"The Lives of Others" is a dramatic foreign film that is based on a true story. The story begins in East Berlin in the year 1984 when a Stasi Agent is assigned to spy on a successful playwright who has just written a hit play. The playwright is madly in love with a beautifull theater actress and a supporter of the local Communist Party.
It isn't until he discovers the truth about the treatment of blacklisted people by the state, seething quietly with rage he then decides to get help from West Berlin to assist him in smuggling a miniture typewriter into East Berlin. The playwright knows that all typewriters are registered by the state.
He wrote an article on why suicides in East Germany were not reported after the year 1977, finding that the term self murder was used instead by East German Authorities. Adding to the explosive information, the number of these so called self murders were reported in higher numbers in Hungary. When the article was printed in a West Berlin magazine it was not long after that the uproar happened in East Berlin.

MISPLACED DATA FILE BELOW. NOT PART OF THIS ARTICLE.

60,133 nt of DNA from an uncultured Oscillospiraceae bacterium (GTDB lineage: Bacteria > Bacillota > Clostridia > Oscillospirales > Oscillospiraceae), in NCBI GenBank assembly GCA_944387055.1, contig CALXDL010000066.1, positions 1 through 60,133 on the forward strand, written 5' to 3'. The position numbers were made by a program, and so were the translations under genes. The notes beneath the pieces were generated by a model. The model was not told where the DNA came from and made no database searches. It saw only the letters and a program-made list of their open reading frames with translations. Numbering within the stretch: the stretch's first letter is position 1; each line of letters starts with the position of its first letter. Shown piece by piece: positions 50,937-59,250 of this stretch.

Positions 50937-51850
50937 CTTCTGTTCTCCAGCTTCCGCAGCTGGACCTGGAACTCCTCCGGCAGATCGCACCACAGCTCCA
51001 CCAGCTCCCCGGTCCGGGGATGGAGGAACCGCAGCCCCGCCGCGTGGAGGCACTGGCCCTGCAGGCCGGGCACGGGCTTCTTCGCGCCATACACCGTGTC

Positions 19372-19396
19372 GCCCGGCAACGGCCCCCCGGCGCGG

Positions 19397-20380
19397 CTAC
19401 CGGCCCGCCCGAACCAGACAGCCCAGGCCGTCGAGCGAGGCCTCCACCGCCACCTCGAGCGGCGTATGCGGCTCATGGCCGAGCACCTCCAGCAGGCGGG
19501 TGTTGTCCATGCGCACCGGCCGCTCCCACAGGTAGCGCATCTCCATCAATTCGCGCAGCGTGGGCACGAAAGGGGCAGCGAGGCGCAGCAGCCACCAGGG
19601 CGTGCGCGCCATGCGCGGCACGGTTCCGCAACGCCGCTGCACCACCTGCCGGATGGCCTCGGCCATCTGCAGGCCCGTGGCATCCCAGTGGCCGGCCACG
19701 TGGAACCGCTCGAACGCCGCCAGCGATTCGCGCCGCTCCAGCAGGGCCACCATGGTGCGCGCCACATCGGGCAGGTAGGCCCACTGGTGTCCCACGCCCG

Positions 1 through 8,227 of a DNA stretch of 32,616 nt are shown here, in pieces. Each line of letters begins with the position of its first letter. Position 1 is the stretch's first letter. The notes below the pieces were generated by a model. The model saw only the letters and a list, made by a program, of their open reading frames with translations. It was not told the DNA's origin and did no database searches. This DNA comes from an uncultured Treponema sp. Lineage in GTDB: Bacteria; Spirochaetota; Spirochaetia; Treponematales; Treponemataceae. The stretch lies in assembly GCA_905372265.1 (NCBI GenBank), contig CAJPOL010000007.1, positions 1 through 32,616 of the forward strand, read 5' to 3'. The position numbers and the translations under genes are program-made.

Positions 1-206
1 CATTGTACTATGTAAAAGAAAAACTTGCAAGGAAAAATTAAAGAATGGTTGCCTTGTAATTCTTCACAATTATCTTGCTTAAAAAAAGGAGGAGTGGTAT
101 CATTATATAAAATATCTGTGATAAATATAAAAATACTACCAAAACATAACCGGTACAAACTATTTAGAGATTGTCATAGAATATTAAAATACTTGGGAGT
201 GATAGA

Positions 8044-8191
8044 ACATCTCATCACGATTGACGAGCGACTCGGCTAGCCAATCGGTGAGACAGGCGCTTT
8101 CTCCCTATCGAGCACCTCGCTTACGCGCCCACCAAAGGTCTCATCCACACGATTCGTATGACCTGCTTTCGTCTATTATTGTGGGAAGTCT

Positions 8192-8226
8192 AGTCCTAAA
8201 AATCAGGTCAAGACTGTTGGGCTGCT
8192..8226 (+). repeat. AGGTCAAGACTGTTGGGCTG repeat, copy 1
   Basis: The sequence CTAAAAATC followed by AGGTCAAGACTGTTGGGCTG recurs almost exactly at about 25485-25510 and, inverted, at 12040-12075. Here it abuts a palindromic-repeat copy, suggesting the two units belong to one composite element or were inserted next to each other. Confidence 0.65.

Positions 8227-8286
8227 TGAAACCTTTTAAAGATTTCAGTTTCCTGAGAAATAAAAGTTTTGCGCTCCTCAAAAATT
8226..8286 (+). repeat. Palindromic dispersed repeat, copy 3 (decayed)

Not that the article was leaked to the west, but that the writting of this article was never reported by the Stasi Agent in charge of spying on the playwright. Yet, the damage was already done and within four and a half years the inevitable collaspe of East Germany happens in November 1989.
In 1991, two years after the fall of East Berlin the former Stasi Agent was living quietly by keeping a low profile. One day while looking around inside a local bookstore he discovers a novel written by the playwright that he spied on seven years earlier. When he reads the dedication, only then to discover that his code number was used. It was clear to him then that he was recognized for not reporting the playwright when it mattered most.